ERIC Number: ED420734
Record Type: RIE
Publication Date: 1998-Apr
Reference Count: N/A
An Urban Public School and University Collaboration: What Makes a PDS?
Sosin, Adrienne; Parham, Ann
This paper describes the status and development of a school/university partnership from the point of view of the participants. Descriptions of the paths collaboration has taken, anecdotal recall, and reflections about working toward a collaborative relationship support comparisons of this relationship with the Professional Development School (PDS) models described by some researchers. The particular focus is on the effort to maintain and increase the relationship between the university's urban teacher education program and one urban elementary school. The PDS concept views the school as a learning community, and a central idea is that teacher learning and development support student learning. The university in question has urban and a suburban campuses. The suburban campus has committed to PDS relationships, and its programs have received both internal and external financial support. The urban campus has sponsored collaborative programs, but they have not reached the level of the PDS model. At the urban elementary school studied, relationships with the university have continued over 30 years. Student teaching and cooperating teacher support were the original bases for the collaboration, and they are still its most stable feature. The collaboration has not reached PDS status for several reasons, the first of which is a lack of acceptance for the concept of the PDS, which may be perceived as having negative impact on the mission of the school to educate its students. Another reason is that the university may be perceived as an ivory tower, rather than a realistic partner in education. The urban context and the competitive environment also pose barriers to creating a PDS relationship. A look at the experiences of this school leads to the conclusion that several factors are necessary for the establishment of a PDS: (1) clarity around issues of starting a PDS; (2) a focus on collaborative benefits to parents, students, student teachers, teachers, administration, and faculty; and (3) insulation from negative forces. To support the collaboration, communication, connection, and commitment are required. (Contains 1 figure and 14 references.) (SLD)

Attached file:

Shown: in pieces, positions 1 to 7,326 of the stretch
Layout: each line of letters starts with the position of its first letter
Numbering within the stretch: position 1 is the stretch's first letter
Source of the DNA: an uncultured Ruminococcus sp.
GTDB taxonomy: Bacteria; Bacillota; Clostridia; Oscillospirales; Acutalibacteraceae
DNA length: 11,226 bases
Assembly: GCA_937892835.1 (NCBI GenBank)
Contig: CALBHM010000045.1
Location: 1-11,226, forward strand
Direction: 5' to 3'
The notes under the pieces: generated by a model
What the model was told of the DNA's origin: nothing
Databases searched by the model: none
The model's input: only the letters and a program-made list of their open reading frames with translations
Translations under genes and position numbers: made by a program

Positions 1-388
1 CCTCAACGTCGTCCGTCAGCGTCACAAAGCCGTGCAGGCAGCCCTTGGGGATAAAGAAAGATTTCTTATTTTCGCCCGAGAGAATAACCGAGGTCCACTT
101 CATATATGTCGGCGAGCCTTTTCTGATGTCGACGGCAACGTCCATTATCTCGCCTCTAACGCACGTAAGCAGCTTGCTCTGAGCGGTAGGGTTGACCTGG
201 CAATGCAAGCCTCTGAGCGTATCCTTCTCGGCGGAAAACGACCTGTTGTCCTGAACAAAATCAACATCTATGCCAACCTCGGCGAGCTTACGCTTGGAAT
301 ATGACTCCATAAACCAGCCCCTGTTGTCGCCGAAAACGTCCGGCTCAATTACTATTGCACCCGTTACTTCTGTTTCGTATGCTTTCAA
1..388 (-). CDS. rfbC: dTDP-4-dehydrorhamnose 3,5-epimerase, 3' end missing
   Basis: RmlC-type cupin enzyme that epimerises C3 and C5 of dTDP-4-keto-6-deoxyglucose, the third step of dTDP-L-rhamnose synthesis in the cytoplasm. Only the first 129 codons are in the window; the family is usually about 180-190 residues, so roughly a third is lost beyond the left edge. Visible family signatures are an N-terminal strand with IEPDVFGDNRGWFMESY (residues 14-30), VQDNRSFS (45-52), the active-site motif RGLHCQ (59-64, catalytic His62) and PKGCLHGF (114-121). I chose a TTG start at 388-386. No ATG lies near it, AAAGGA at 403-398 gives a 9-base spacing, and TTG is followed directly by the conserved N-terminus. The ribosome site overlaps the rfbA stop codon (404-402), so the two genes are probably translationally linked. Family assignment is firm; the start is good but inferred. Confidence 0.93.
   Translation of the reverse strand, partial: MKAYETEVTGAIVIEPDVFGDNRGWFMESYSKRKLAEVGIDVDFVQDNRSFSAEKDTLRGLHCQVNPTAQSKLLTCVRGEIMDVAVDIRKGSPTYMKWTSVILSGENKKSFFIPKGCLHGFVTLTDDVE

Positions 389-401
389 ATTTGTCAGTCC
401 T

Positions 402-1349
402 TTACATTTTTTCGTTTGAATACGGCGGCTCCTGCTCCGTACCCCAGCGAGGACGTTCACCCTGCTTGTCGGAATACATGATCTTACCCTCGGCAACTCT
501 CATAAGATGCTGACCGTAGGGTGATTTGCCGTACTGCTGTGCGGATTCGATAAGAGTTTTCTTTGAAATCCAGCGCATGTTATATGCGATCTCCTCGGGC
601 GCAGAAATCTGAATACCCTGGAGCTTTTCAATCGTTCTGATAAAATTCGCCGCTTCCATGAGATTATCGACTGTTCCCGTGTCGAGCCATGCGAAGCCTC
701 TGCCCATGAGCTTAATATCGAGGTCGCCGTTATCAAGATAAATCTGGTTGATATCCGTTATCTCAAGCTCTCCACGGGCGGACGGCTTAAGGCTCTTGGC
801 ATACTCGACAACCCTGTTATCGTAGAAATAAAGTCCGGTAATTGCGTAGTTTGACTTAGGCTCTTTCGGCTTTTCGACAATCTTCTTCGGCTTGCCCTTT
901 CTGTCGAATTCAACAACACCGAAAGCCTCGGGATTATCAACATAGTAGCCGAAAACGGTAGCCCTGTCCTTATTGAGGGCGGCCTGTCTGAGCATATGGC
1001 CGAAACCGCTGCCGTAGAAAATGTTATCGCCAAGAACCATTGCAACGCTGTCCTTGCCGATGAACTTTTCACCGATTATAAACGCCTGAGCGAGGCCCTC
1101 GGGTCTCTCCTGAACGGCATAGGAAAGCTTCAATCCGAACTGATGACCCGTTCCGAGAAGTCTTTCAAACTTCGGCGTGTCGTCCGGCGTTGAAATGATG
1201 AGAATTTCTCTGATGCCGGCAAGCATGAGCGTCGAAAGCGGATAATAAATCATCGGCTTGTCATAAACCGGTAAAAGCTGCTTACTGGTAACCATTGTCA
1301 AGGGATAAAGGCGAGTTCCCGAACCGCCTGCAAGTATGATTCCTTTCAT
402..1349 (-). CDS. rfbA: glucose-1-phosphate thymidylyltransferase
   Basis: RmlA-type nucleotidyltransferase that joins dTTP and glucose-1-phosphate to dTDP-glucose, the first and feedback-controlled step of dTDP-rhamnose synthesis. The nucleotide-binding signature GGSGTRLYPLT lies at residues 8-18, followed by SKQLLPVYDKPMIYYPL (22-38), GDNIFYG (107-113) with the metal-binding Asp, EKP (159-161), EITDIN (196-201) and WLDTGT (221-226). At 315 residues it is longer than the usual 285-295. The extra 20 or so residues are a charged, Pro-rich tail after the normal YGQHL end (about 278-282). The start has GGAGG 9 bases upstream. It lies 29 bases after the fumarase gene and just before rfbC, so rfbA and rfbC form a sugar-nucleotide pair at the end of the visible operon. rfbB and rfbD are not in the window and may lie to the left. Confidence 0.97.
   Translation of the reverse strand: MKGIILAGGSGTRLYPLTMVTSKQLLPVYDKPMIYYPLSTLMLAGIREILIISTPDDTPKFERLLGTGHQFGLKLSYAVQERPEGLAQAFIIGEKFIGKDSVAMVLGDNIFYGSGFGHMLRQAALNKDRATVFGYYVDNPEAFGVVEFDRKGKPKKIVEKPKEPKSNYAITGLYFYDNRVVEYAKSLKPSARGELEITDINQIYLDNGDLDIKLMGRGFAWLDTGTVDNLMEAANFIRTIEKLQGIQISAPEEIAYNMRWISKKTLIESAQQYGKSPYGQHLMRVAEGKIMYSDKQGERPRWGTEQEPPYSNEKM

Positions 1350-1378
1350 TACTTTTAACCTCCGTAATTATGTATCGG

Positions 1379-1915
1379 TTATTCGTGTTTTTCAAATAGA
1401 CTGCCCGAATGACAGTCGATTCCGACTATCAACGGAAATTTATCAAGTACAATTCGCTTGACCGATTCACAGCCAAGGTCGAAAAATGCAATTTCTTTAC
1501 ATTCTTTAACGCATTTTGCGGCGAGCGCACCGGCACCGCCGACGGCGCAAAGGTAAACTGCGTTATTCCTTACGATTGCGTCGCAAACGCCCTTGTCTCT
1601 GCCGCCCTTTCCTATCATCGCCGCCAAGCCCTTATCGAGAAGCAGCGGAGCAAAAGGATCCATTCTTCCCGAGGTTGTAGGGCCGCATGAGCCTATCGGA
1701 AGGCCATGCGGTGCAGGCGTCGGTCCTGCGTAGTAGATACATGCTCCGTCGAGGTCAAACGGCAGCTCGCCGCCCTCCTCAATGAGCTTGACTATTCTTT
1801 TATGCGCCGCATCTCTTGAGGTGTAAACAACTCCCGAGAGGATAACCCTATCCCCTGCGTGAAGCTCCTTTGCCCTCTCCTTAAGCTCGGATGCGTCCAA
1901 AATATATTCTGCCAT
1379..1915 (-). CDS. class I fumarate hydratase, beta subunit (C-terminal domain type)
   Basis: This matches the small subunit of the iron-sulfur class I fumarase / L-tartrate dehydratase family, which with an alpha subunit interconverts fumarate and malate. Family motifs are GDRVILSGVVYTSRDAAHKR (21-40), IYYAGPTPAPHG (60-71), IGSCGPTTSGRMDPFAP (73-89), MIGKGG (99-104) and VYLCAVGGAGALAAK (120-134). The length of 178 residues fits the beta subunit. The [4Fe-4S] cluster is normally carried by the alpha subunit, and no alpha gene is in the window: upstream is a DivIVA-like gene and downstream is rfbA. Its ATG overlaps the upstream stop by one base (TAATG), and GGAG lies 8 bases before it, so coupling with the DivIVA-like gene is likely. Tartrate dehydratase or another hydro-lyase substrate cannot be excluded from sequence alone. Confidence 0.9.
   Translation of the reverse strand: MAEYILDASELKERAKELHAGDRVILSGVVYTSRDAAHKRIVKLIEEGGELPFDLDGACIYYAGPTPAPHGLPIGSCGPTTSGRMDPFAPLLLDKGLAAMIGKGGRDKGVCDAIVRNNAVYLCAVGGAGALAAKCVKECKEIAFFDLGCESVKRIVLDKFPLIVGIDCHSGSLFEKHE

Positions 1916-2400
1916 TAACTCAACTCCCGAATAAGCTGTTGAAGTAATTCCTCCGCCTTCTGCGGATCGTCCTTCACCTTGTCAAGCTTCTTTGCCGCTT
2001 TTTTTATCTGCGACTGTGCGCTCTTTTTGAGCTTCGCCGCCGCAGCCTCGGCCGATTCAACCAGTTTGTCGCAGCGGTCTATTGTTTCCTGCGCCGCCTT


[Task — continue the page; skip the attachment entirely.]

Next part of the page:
Publication Type: Reports - Descriptive; Speeches/Meeting Papers
Education Level: N/A
Authoring Institution: N/A
Note: Paper presented at the Annual Meeting of the American Educational Research Association (San Diego, CA, April 13-17, 1998).